08/10/2020 - 08:17

Cormann to OECD

08/10/2020 - 08:17


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Mathias Cormann has been nominated for the position of secretary general of the Organisation for Economic Cooperation and Development.

Mathias Cormann has served as finance minister since 2013. Photo: Gabriel Oliveira

Mathias Cormann has been nominated for the position of secretary general of the Organisation for Economic Cooperation and Development.

Senator Cormann, who is set to retire from the Senate and as finance minister in December, had been rumoured to be seeking the position as early as March.

While he did not explicitly deny he was seeking the appointment at a Business News Politics & Policy breakfast in August, he noted that Australia could only nominate for, and not appoint a candidate to, the position.

That process is controlled by the OECD, whose member nations interview prospective candidates at a delegation meeting following the close of nominations.

The process will then be confidentially carried out by the chair in consultation with member nations, with the successful candidate appointed to a five-year term in June of next year.

Commenting on the nomination this morning, Prime Minister Scott Morrison said the OECD had played a key role in issues pertaining to Australia.

Offering his thanks to incumbent secretary-general Angel Gurria, Mr Morrison argued the organisation needs the sort of leadership Australia could provide.

“Mathias’ seven years of experience as our longest serving finance minister … ideally, equips him for the role of secretary general,” he said.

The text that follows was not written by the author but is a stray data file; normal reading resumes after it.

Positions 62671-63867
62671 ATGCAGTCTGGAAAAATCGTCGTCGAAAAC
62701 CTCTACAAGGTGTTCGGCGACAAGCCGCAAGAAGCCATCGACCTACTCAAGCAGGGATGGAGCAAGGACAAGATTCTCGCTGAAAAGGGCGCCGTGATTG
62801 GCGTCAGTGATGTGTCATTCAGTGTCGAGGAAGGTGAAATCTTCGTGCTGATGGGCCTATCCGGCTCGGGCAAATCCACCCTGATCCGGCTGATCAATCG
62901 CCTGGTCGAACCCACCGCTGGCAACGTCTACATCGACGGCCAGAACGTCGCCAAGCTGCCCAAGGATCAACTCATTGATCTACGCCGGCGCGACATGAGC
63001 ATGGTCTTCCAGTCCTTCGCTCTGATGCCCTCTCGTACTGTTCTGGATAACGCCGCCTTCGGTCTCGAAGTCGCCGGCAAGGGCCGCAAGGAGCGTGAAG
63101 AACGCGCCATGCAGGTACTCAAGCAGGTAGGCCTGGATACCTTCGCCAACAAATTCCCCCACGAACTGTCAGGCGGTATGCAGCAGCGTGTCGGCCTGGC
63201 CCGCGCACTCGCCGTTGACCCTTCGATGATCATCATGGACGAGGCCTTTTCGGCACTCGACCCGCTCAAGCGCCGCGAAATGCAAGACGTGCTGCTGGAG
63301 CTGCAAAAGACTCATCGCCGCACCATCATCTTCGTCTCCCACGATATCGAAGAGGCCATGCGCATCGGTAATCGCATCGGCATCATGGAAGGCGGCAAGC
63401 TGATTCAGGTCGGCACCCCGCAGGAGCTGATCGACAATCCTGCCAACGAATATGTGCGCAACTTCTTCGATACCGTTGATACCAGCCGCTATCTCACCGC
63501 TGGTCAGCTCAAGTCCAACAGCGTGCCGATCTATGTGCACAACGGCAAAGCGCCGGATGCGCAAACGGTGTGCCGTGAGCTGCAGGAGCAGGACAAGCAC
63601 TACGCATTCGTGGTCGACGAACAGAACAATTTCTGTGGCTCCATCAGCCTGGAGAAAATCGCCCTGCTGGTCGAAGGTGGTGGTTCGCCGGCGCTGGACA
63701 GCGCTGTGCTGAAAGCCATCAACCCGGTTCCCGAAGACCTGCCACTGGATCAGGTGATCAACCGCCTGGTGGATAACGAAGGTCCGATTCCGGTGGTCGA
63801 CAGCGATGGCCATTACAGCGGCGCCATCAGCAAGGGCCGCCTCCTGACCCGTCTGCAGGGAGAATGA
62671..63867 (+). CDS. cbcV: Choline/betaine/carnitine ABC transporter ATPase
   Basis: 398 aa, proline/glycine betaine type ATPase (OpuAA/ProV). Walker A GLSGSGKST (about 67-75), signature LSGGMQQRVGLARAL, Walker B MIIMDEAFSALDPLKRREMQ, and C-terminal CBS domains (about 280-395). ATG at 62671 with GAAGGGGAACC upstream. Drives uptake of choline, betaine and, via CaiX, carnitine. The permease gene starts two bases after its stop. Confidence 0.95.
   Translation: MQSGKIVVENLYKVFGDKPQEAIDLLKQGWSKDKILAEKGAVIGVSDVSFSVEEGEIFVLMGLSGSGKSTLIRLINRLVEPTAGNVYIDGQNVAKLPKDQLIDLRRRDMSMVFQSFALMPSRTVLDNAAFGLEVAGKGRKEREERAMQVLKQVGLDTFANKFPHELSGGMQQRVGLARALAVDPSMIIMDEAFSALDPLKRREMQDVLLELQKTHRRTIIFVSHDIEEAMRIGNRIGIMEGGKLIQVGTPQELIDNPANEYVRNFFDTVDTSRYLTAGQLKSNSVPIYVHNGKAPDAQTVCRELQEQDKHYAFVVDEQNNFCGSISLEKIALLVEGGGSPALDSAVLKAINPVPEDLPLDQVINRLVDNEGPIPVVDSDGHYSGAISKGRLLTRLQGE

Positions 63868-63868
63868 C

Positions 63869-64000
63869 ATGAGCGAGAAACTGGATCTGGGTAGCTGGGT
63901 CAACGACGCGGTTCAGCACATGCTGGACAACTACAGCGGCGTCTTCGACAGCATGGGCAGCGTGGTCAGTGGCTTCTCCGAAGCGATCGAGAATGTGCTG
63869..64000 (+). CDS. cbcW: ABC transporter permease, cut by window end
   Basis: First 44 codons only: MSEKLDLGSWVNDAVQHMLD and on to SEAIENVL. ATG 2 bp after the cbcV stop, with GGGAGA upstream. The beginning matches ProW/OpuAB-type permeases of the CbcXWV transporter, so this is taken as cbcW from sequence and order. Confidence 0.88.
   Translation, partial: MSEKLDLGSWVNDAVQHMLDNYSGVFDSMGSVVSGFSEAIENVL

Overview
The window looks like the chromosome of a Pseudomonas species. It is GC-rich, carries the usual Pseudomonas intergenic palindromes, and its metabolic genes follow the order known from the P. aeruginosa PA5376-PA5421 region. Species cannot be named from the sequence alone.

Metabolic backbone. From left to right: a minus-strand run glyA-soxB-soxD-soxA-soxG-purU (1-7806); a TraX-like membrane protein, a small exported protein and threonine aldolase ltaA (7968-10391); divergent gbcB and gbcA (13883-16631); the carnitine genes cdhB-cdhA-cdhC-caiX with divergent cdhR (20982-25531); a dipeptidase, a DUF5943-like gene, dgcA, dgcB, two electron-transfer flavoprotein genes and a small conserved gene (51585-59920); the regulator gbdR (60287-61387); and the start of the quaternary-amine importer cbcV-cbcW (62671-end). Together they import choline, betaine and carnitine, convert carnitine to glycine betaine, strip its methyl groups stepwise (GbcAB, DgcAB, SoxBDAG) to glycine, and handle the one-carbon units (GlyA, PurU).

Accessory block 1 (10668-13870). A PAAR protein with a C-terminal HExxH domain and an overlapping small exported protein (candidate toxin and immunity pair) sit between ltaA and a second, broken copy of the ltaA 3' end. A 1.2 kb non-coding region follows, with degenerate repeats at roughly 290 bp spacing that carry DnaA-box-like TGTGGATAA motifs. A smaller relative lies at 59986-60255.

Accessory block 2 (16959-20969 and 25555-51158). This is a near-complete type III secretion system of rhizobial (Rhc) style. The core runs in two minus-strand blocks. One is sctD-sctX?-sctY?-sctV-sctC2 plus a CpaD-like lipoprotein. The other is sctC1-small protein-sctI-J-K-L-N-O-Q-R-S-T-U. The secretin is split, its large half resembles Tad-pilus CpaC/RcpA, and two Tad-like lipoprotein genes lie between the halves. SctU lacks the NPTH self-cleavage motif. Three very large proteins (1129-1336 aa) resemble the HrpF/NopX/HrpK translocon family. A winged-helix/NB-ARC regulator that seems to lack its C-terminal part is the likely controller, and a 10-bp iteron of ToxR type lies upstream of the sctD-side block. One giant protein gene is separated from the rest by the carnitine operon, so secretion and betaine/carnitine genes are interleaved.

It is expected that Simon Birmingham will assume the position of leader in the senate and finance minister once Senator Cormann resigns, with Michaelia Cash promoted to the position of deputy leader.

Today's news follows Senator Cormann's sustained criticism of the state government for its position towards the state's domestic border, describing it several times now as being based on economic protectionism.

He took those criticims a step further yesterday, claiming there was no rational excuse for the restrictions to remain in place because of the impediments it placed on businesses that operate between the border of Western Australia and Northern Territory.

Those comments followed Premier Mark McGowan's claims that some in the business community were out of touch for calling for restrictions on the domestic border to be removed.

Mr McGowan had gone on to criticise those offering praise to NSW for its COVID-19 response, given it had not yet fully eliminated community transmission of the virus.

WA has now gone six months without a recorded instance of community transmission of COVID-19.


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